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Edward L. Pierce, Memoir and letters of Charles Sumner: volume 2, Chapter 28: the city Oration,—the true grandeur of nations.—an argument against war.—July 4, 1845.—Age 34. (search)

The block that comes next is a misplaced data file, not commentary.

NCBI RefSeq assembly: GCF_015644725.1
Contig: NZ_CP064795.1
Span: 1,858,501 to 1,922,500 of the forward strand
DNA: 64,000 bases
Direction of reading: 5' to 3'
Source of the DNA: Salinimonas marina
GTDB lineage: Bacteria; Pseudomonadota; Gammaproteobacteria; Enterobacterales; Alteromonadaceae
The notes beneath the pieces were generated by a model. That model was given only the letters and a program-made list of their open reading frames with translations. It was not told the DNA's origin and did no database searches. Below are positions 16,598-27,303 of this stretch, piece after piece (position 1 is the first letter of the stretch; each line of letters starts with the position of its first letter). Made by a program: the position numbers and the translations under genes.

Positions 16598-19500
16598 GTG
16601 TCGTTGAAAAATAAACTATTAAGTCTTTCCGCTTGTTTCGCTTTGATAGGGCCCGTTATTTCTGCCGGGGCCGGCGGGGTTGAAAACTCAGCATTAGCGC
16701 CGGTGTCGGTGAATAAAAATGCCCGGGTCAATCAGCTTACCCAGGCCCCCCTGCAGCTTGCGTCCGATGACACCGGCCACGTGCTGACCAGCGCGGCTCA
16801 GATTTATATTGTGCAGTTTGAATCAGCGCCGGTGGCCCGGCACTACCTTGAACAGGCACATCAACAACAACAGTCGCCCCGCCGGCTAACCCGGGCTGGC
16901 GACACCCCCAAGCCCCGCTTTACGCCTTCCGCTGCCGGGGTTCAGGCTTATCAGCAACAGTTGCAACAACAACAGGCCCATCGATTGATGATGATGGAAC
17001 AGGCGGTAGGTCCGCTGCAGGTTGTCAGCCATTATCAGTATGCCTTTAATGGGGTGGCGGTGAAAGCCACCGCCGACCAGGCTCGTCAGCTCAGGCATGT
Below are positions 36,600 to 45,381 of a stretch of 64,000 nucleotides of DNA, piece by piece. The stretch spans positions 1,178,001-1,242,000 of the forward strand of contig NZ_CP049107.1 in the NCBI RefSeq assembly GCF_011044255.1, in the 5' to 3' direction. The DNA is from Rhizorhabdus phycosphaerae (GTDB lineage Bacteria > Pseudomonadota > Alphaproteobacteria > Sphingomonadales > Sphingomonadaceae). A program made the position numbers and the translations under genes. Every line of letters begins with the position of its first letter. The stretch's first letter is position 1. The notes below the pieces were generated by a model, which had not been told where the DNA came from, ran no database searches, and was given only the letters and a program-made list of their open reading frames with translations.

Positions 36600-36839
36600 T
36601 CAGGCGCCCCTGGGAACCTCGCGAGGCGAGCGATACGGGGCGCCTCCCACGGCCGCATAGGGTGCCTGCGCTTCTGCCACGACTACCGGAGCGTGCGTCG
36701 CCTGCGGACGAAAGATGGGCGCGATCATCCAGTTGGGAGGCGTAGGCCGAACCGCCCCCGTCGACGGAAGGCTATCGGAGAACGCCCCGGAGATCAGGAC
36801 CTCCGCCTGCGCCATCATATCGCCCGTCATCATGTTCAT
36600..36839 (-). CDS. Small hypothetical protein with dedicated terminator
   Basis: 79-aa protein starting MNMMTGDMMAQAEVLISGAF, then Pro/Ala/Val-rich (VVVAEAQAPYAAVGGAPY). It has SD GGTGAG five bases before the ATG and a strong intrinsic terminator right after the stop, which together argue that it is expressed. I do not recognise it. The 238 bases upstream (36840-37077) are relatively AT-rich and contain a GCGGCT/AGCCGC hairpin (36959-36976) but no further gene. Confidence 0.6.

reading and study of a width which few have traversed, whatever is apposite to it. So interesting is the manner in which he treats his great theme, that no one who begins this oration can fail to read it to the end. The mind is at once exhilarated by the splendor of the style, the boldness of the sentiments, and the variety of the illustrations, and oppressed by the load of arguments and evidences by which he maintains his positions. Of the magazines, the Christian Review (Baptist), Dec. 1845, Vol. X. pp. 629-631. The article states that the Mayor was reported to have said at the conclusion of the oration: I would rather be the author of that performance than of all the Fourth of July orations I ever heard or read. and the Christian Examiner (Unitarian), Nov. 1845, Vol. XXXIX. pp. 407-417,—by Professor Felton. praised without stint the oration,—its eloquence, noble morality, vigor of argument, and richness of illustration, and warmly commended it to public attention. The